Column 7B16 by Richard Pavlicek
The title of this article is a favorite maxim in a bridge teachers repertoire. As a defender, a novice is often too eager to lead out his aces, capturing nothing. Instead he is advised to sit back and wait for something big, like a king, to come along. Then, and only then, should he pounce with his ace. Our declarer used this principle to his advantage in the play of todays deal.
|4 South|| A 6|
Q J 10 6
Q 9 4
J 7 4 3
| Q 10 8 4 3|
A 8 3
A 10 2
| J 9 5 2|
5 4 3
7 6 5
K 9 8
| K 7|
A K 9 7
K J 10 2
Q 6 5
After Souths one-notrump opening, North employed the Stayman convention to locate the four-four heart fit and promptly bid game.
West, having learned his lesson about laying down aces, led the spade four and declarer surveyed the situation.
The problem was easy to spot. If declarer plays the club suit himself, he is likely to lose three club tricks and his contract. Therefore, South conjured up a plan that might deceive his opponents and force them to break the club suit.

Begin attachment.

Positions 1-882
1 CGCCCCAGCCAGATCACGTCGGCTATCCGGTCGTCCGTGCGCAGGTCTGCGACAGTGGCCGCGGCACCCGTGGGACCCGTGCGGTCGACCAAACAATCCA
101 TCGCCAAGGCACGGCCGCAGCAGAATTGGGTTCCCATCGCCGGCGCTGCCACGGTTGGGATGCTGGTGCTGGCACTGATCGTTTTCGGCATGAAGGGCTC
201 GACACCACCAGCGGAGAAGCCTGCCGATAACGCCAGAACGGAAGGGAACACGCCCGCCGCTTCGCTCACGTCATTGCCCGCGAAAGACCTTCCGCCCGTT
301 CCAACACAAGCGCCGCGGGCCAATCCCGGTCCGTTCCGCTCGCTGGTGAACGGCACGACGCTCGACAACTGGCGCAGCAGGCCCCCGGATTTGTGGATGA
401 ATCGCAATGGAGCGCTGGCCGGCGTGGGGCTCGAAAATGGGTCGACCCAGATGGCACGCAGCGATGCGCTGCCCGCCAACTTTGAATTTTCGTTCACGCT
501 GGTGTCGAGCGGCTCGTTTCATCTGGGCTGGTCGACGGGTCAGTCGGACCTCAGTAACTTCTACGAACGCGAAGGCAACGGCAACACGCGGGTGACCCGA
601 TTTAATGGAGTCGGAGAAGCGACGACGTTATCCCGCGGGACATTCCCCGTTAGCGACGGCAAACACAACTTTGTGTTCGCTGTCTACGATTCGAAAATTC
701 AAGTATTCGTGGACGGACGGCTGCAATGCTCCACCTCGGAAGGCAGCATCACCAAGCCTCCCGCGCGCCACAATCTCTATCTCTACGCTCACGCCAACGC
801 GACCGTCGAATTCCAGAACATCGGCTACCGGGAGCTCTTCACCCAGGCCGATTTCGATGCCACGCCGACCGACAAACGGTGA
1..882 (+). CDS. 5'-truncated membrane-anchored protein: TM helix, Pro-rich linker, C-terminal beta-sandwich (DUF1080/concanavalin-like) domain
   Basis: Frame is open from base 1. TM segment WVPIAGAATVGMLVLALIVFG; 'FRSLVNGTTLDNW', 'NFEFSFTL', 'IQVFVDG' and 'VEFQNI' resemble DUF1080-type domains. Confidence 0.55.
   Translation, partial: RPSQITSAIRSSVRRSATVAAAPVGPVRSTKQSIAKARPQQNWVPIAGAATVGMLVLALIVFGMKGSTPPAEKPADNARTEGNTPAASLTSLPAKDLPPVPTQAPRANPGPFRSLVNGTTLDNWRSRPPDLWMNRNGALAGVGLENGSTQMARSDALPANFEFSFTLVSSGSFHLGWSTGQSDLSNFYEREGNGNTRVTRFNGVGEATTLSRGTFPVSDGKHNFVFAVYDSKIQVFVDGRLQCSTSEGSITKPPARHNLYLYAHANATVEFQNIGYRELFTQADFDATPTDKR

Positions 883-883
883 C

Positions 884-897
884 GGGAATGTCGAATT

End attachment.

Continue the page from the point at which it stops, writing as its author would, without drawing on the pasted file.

The spade ace was won in dummy and trumps were drawn in three rounds, ending in the South hand. Declarer then led the 10 of diamonds and, when West naturally ducked, went up with dummys queen to give the impression he was missing the jack.
Declarer next returned to his hand with the spade king and led the deuce of diamonds toward dummys nine. Now there was no way in the world that our West player was going to play his ace on a deuce; after all, he refused a 10 on the first round! When he ducked again, it was all over.
West perforce won the third round of diamonds and was endplayed. A club lead would give declarer a third-round club trick; and a spade lead would yield a ruff and discard.
A good West player would not have fallen for this ruse he would have realized that South must hold the diamond jack (otherwise his play of the suit was absurd) and taken his ace on the second round to exit safely with a diamond.
© 1984 Richard Pavlicek